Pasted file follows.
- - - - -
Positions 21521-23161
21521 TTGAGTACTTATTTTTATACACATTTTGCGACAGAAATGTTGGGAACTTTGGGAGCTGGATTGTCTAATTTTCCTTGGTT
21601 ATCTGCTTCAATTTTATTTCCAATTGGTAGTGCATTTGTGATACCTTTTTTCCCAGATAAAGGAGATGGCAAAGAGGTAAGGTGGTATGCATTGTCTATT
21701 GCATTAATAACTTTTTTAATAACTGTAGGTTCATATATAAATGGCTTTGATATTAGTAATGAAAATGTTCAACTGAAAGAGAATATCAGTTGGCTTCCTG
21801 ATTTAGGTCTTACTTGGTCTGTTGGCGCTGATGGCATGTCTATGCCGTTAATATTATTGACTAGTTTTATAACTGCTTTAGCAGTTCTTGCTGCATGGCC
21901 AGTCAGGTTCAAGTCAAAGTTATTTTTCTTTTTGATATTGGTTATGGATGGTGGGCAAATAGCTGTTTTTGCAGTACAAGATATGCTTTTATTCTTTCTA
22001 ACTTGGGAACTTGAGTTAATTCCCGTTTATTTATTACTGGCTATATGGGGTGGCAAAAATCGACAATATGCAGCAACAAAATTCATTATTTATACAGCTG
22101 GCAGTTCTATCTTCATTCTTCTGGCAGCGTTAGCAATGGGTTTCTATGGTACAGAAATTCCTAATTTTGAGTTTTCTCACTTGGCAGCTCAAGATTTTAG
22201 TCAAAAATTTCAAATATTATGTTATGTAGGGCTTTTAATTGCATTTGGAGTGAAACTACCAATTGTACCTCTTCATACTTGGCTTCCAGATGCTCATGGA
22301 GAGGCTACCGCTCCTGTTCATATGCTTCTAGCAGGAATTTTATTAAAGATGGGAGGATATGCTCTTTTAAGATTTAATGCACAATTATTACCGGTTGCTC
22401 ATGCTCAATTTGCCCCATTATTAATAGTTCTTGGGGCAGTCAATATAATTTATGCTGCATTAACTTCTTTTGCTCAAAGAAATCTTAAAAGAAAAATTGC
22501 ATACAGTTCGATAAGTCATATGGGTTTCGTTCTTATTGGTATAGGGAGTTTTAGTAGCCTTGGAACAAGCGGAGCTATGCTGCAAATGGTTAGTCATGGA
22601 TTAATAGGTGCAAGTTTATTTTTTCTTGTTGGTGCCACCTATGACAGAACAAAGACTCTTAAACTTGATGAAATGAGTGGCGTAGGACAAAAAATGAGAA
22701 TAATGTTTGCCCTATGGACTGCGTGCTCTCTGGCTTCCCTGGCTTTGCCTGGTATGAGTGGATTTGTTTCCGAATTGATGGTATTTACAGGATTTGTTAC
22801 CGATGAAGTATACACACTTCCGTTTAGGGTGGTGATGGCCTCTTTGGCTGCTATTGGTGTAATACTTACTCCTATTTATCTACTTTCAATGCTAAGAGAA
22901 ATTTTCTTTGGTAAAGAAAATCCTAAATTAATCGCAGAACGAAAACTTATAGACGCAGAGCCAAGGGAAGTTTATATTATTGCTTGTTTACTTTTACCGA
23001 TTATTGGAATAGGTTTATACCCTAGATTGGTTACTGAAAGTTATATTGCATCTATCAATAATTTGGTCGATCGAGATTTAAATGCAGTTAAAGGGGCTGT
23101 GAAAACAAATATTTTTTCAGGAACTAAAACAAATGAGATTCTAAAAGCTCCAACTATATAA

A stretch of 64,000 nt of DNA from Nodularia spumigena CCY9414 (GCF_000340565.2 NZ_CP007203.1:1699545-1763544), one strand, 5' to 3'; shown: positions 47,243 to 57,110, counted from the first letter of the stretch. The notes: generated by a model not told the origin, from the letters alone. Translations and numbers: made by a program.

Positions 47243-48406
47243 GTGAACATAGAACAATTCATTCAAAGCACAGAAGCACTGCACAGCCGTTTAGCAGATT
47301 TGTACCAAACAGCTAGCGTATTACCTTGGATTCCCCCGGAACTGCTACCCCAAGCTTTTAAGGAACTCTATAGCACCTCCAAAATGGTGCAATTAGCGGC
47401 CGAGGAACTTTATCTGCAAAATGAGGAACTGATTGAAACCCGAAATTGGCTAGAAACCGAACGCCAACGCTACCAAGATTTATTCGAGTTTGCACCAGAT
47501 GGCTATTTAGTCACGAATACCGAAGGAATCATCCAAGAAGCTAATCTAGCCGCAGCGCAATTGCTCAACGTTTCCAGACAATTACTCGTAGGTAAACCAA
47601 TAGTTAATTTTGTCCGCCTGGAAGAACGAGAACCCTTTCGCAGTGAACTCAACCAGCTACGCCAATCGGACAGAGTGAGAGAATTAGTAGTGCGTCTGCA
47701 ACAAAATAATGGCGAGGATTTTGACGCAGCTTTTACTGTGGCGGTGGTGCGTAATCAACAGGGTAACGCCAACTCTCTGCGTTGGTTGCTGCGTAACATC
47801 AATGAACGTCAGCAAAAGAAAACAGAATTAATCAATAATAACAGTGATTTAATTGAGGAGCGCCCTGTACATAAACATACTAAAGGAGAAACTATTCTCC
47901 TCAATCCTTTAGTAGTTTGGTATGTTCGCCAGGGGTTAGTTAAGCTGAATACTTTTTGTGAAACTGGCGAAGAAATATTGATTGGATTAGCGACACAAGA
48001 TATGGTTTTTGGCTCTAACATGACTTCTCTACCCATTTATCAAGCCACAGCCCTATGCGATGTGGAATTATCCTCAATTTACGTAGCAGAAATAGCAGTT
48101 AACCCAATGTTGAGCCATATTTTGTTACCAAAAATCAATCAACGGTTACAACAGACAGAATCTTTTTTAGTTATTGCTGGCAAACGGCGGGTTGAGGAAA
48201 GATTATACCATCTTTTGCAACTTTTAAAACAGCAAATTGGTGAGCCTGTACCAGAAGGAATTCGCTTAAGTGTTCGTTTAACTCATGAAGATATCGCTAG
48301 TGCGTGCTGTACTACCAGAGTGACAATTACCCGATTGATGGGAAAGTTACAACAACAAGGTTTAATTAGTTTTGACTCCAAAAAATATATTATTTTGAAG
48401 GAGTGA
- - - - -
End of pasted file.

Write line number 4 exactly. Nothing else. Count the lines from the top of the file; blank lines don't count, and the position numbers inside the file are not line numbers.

21701 GCATTAATAACTTTTTTAATAACTGTAGGTTCATATATAAATGGCTTTGATATTAGTAATGAAAATGTTCAACTGAAAGAGAATATCAGTTGGCTTCCTG